Recently, in Raleigh, North Carolina, I eavesdropped on a young mother talking to her four-year old, who had just dripped chocolate ice cream onto his parka. Her tone was impatient, but it was her words “Can’t you be more conscious?” that struck me, especially because the kid seemed to know exactly what she meant. Those words – “be more conscious” – are almost as ubiquitously a part of our post-modern jargon as the word “cool”.
Webster’s Dictionary gives half a dozen meanings for the word “conscious.” As, a culture, though, we use the words conscious and consciousness to mean anything from the ability to pay attention, to the “movement” made up of people interested in knowing the truth of who they are and how the universe works, to the underlying intelligence at the heart of life–Spirit itself. And since the 1960s, the phrase “being conscious” has become a codeword for a whole complex of progressive social attitudes – environmentalism, grass roots political action, socially responsible investing, micro-economics, sensitivity to the concerns of people with different cultural contexts than yours. In a recent poster for a yoga event, I noticed that one of sponsors – in investment firm – was called Be Conscious, while a participating studio went by the name of Conscious Yoga. Consciousness has become a brand.
But to the sages of the Indian Vedantic tradition and to many yogis, consciousness is both an entrance point into the truth of who we are and also the instrument by which we awaken. And as our ideas of what a human being really is have evolved, so has the yogic ideal of a conscious life.
When I began the inner journey, in the 1970s, yoga and psychology often seemed opposed to one another–psychology being about the personal self, yoga having to do with that in us that is eternal. But over the last 30 years, more and more of us have come to recognize that the path of consciousness – the inner essence of yoga – asks us to wake up on every level. That means waking up not only to our divine Self, but also to those selves that don’t feel so divine.
At some point, we need to investigate and integrate the ways in which our habitual patterns of thinking and feeling trip us up. On this path, we learn not to push away moments of discomfort, but to welcome them as opportunities to see into and eventually through the unexamined beliefs, expectations and assumptions that may be driving us. In other words, being conscious in the yogic sense of the word means taking a very radical kind of responsibility for yourself.
The crucial first recognition on the path to radical consciousness happens when you realize that your inner state -your motives, your emotional reactions and your patterns of thought – is constantly altering your experience of the world around you. I’m not suggesting here, as some New Age teachings do, that if we change our thoughts, or develop strong, emotionally charged positive intentions, that life will start going swimmingly. Nor am I implying that everything unpleasant that happens to us is our ‘fault,’ the result of some wrong thought or forgotten karmic mistake. Obviously, we’re all embedded in complex webs of culture, physical environment and other macro-conditions that shape and often control our destiny in ways we cannot alter. (Moreover, though positive intentions have great power, they don’t always insure that everything will work out the way we’d like.)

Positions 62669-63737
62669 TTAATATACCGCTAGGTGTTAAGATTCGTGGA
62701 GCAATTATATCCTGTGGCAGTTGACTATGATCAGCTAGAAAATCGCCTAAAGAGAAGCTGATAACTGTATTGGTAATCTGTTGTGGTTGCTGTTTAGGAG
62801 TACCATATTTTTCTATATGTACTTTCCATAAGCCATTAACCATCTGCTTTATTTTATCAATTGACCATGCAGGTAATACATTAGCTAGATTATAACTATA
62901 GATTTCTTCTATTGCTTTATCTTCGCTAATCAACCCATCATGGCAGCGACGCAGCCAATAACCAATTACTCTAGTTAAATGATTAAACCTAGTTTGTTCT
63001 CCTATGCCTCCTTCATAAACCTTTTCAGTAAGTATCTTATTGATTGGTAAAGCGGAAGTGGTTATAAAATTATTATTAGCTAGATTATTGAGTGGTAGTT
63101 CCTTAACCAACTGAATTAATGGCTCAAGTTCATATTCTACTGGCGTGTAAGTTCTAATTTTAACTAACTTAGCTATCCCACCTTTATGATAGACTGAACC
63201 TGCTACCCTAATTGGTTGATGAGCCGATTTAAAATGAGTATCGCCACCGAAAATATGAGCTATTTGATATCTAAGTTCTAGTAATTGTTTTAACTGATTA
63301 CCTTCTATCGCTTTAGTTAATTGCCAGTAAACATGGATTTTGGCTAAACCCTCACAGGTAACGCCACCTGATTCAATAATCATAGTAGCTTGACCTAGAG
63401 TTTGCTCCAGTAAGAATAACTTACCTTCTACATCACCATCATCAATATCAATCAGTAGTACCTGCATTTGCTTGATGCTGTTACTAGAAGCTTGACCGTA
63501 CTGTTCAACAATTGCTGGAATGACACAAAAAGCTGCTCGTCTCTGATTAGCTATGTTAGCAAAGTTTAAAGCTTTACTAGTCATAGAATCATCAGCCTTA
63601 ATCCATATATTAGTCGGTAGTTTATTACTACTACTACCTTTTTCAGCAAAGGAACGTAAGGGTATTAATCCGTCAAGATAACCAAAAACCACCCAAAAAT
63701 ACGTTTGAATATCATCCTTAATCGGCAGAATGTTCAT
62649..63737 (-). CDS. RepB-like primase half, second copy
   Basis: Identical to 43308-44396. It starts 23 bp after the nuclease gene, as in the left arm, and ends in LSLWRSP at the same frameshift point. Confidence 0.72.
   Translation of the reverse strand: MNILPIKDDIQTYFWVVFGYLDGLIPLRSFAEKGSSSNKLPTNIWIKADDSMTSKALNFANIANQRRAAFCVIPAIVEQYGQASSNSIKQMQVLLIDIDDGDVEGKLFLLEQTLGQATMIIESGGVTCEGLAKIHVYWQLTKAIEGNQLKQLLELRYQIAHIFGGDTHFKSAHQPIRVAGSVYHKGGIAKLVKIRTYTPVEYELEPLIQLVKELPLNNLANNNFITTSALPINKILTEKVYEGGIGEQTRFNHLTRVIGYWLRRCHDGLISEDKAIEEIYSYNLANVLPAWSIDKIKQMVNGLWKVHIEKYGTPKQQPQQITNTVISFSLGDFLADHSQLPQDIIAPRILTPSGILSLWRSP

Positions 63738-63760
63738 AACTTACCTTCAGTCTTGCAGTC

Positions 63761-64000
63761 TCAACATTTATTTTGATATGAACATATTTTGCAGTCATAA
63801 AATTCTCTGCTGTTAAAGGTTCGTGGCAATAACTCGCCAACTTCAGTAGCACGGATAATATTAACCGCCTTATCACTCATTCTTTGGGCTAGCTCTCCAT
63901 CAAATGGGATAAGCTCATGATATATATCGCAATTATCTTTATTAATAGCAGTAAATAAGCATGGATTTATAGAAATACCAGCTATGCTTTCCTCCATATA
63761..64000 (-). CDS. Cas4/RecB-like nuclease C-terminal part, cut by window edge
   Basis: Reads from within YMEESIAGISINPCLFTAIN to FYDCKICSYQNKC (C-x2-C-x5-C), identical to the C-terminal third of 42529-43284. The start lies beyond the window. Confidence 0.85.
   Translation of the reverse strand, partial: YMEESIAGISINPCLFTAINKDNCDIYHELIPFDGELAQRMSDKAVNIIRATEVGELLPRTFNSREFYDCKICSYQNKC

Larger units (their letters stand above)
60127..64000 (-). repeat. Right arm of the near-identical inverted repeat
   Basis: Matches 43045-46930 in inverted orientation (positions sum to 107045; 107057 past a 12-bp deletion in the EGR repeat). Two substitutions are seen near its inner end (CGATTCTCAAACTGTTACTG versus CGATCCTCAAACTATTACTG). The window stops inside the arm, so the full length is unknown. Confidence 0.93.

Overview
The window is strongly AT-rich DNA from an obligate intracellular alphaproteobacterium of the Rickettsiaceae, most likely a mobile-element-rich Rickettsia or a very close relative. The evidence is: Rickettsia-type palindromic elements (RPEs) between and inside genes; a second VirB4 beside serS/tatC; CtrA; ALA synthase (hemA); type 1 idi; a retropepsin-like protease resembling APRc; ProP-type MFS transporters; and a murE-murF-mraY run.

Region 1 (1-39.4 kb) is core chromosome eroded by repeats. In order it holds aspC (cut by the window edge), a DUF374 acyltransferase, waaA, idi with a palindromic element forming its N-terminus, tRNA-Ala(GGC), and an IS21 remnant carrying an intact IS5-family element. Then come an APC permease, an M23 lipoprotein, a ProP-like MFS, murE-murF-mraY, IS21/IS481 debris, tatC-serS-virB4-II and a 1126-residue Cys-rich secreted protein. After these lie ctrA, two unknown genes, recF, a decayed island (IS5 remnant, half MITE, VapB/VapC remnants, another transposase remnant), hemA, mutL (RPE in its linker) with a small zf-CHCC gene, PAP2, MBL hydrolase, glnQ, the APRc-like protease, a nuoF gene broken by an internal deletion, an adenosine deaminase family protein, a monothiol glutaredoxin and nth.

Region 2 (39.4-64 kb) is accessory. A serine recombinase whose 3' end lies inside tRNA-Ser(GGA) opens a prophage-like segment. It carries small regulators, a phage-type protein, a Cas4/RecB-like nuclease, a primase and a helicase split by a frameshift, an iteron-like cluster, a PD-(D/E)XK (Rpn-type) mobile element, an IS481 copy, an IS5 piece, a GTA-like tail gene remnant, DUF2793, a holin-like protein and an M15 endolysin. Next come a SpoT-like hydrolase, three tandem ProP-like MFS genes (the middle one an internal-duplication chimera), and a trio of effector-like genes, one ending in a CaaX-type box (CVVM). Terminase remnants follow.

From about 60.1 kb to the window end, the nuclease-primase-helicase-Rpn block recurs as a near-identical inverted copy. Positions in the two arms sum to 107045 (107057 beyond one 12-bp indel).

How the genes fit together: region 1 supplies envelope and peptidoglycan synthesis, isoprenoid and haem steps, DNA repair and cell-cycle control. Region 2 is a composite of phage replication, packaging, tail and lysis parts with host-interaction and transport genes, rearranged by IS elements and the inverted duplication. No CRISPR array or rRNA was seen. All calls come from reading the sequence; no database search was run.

Nonetheless, if you look deeply into your own life, you can’t help noticing how beliefs and expectations, many of them formed in early childhood and therefore pre-conscious, skew the way you experience reality. And though spiritual practice is enormously important in freeing us from identifying with these patterns, it will not, by itself, remove them altogether. I know many of people, myself included, who regularly ‘get’ the truth of oneness in an immediate, experiential way. They’ve realized that everything is one energy, that “I” as an egoic being don’t actually exist and that a peaceful balanced state is always available to them. Yet at the level of daily life, they’ve gone on being undermined by the same emotional tendencies, the same difficulties in relationships.
Yes, yoga and meditation can profoundly shift your world-view, and certain kinds of psychotherapy and bodywork can help free you from much of our patterning. But for real freedom, there is no substitute for becoming conscious of what lies in your unconscious – for the kind of self-inquiry that can start to show you what lies beneath the surface mind.
Your own personal reality
To some degree, you are always going to be at the mercy of your unconscious, until you learn how to drop not just the thoughts that cause suffering, but also to loosen the tendencies behind them. The yogasutra calls these unconscious tendencies vasanas, deep-seated tracks in our energy body that create our psychological profile, and draw us towards certain events and relationships.
Contemporary brain researchers have mapped how these patterns work: bundles of neurons bond around a certain set of thoughts or emotions, triggering hormonal responses that effect your entire body-mind. Then, whenever a certain set of stimuli triggers them, they’ll spin you through the same old brain-loops.